The world of autism research has been hopping lately with several new studies claiming to explain potential causes of autism and the apparent increasing incidence of this disorder. The media, including major publications, has jumped on board with the excitement about these findings.
One study outlines the potential of increased age in fathers to heighten the risk of autism in their children. The authors of this study explain that older dads pass on more small DNA mutations to their children than do younger dads, a difference which may explain some cases of autism. Considering that, in the population studied, the average paternal age has increased over time, it’s easy to see how the authors also conclude that increased paternal age may contribute to the increasing incidence of autism.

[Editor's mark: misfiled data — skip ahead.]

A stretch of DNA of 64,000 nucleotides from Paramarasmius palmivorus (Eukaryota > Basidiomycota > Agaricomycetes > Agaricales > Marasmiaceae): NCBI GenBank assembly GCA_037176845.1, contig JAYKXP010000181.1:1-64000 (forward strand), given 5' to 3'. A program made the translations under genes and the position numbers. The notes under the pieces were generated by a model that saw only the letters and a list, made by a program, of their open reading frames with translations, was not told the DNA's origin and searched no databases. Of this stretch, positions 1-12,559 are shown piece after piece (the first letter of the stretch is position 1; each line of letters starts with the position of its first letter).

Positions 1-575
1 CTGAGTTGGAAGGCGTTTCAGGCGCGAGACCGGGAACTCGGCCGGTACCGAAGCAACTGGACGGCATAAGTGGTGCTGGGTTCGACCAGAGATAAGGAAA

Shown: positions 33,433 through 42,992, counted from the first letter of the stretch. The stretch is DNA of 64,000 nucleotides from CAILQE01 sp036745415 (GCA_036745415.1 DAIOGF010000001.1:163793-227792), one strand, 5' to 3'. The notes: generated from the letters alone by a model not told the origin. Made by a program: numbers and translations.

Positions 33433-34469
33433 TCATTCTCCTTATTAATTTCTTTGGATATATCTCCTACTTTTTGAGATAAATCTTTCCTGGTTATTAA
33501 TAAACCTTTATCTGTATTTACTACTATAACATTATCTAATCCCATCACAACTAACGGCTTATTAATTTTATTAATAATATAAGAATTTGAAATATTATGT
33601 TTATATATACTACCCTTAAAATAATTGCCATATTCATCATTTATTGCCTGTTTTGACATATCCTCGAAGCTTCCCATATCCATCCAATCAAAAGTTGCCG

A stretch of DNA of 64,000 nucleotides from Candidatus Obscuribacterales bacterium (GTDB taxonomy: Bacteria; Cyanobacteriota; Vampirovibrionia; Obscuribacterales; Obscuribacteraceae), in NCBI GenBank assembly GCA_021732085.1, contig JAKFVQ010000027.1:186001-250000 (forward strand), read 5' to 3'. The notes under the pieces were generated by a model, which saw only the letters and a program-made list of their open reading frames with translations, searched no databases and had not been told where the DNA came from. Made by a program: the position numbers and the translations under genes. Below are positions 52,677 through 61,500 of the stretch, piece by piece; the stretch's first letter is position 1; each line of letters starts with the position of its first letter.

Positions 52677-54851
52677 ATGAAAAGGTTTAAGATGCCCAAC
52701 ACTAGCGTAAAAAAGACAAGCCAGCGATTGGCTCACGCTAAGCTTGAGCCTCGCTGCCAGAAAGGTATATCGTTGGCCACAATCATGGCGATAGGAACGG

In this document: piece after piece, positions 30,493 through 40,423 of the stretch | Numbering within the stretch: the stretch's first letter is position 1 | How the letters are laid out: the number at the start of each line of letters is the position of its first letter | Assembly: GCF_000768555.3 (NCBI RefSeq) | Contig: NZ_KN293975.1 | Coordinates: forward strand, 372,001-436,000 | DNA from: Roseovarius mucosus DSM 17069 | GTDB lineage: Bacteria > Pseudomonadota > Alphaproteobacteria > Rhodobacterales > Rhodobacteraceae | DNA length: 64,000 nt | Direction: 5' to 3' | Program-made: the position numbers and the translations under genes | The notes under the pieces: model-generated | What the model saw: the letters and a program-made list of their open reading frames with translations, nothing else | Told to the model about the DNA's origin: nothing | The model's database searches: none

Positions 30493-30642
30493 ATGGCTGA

Other studies recently published, and then reviewed in The New York Times, implicate heightened maternal immune response in the development of autism in the womb. Infections such as the flu seem to bring about an exaggerated immune response in some pregnant women, leading to disruptions in the development of their children. Many studies have demonstrated a relationship between this prenatal immune system dysregulation and autism.
What’s missing in the media’s interpretations of these studies? In the midst of flashy results, the fact that autism is still largely unexplained gets pushed out of the picture. Although there seem to be breakthroughs on the horizon, the studies outlined above may only account for a fraction of the cases of autism. These findings and their implications are just pieces of the puzzle.
Science writer Virginia Hughes stated in a recent piece, “how many times do researchers have to say, ‘The cause of autism is really complicated’ before journalists and the public accept that the disorder can’t be explained by a gene, a brain scan, a father’s age, a gluten-rich diet or risk factor du jour?”
I share Hughes’s sentiments. We are dealing with what seems like a mega-10,000 piece puzzle, and we’ve yet to find all the pieces. When we’ve gathered as may as we can, then, and only then, will we be able to put them together and start to explain.